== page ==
Date of this Version
Published in Journal of Youth and Adolescence 49 (2020), pp 2441–2458.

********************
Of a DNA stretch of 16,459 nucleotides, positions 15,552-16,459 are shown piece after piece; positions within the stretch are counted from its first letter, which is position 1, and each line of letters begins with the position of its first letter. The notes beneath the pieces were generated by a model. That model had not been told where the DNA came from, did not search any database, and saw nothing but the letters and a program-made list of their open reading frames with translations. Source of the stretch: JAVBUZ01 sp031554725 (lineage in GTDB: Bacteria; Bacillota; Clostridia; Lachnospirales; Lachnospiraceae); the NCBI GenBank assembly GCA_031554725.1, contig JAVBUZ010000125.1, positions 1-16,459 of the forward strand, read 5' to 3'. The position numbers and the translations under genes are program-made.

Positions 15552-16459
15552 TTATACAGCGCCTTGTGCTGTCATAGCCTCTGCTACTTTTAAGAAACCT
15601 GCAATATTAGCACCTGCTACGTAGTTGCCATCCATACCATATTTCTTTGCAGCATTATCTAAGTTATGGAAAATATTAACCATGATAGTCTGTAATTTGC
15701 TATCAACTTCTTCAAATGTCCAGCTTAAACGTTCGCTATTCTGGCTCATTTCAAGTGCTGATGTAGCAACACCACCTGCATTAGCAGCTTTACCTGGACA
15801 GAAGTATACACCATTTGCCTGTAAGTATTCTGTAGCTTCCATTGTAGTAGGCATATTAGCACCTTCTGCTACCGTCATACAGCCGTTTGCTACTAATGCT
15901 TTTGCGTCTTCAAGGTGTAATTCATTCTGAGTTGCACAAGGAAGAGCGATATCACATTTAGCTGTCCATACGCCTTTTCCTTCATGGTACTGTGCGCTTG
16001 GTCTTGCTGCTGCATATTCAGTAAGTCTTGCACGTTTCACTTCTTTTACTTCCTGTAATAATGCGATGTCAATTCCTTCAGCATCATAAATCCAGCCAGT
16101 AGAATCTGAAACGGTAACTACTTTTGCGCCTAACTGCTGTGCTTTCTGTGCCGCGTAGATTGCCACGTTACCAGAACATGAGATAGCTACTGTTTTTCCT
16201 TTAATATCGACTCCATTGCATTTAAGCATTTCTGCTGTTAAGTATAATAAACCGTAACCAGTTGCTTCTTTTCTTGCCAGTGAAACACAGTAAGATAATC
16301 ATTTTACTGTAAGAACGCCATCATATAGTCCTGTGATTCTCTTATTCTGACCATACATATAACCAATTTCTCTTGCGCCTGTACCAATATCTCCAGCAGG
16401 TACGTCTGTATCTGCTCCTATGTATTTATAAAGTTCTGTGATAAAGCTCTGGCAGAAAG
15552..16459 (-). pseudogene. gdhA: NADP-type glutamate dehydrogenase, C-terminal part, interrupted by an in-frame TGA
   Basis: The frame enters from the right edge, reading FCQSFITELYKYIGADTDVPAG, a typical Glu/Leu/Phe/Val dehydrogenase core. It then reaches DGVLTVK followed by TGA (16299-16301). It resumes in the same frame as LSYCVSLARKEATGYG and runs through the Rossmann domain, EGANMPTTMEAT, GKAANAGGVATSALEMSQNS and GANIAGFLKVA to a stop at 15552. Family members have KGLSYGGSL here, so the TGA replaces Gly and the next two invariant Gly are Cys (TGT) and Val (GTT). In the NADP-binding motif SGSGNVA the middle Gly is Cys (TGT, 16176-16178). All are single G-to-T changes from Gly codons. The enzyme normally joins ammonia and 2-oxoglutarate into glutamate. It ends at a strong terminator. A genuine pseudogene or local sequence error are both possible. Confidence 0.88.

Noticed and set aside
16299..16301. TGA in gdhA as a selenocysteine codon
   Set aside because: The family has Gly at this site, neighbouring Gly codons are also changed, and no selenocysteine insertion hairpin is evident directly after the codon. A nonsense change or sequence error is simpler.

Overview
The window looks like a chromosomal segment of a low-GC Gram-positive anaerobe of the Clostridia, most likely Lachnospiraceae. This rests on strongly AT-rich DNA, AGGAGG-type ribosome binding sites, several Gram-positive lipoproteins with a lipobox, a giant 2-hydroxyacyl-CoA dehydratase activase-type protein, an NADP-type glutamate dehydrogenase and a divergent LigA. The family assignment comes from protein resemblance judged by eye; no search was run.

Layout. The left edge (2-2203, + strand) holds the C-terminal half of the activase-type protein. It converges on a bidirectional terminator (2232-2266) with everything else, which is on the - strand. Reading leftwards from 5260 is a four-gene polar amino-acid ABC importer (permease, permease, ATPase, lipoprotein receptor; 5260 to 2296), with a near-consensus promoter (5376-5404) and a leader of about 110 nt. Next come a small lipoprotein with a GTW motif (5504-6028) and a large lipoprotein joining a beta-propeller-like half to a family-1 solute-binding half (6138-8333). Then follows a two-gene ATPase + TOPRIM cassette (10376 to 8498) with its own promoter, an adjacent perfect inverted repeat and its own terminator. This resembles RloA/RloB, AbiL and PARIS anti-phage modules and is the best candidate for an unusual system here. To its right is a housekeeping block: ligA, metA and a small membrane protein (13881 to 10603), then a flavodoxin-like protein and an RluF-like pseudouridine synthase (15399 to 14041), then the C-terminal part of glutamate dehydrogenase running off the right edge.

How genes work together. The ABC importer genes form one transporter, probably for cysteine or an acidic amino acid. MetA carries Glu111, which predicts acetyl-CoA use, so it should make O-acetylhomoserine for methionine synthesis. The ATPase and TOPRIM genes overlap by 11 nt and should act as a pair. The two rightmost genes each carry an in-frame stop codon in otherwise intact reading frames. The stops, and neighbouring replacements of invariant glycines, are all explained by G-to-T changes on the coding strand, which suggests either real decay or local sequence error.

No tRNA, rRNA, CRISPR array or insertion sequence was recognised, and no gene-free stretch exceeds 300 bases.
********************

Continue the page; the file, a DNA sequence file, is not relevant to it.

Cultural-ecological frameworks posit that there are harmful effects of social stratification on developmental outcomes. In particular, awareness of aspects of social stratification in society and interpersonal experiences of discrimination, more generally and within specific contexts, may differentially influence outcomes across life stages; yet, few studies have examined the distal effects during adolescence on early adult developmental outcomes. The current study fills this gap by examining distal mechanisms linking adolescents’ (Time 1: ages 13–15) awareness of and perceived general and school discrimination to young adults’ (Time 3: ages 23–25) socioeconomic attainment (i.e., educational attainment, occupational prestige, earned income) through adolescents’ (Time 2: ages 16–18) academic adjustment (i.e., grades and educational expectations). The study also examined variation by adaptive culture (i.e., English and Spanish language use behavior, familism values) and youth gender. Data are from the Children of Immigrants Longitudinal Study (N = 755 Mexican-origin adolescents and their foreign-born parents; 51.5% male adolescents; Time 1 M age = 14.20 years). The results revealed that adolescent’s awareness of societal discrimination (Time 1) related to adolescents’ higher grades (Time 2), which, in turn, related to higher educational attainment and occupational prestige in early adulthood (Time 3). For young women, but not men, sources of perceived discrimination within the school context during adolescence related to lower educational attainment. Additional variation by adaptive culture and gender was also found. Implications discussed are related to positive development among Mexican-origin youth in immigrant families.
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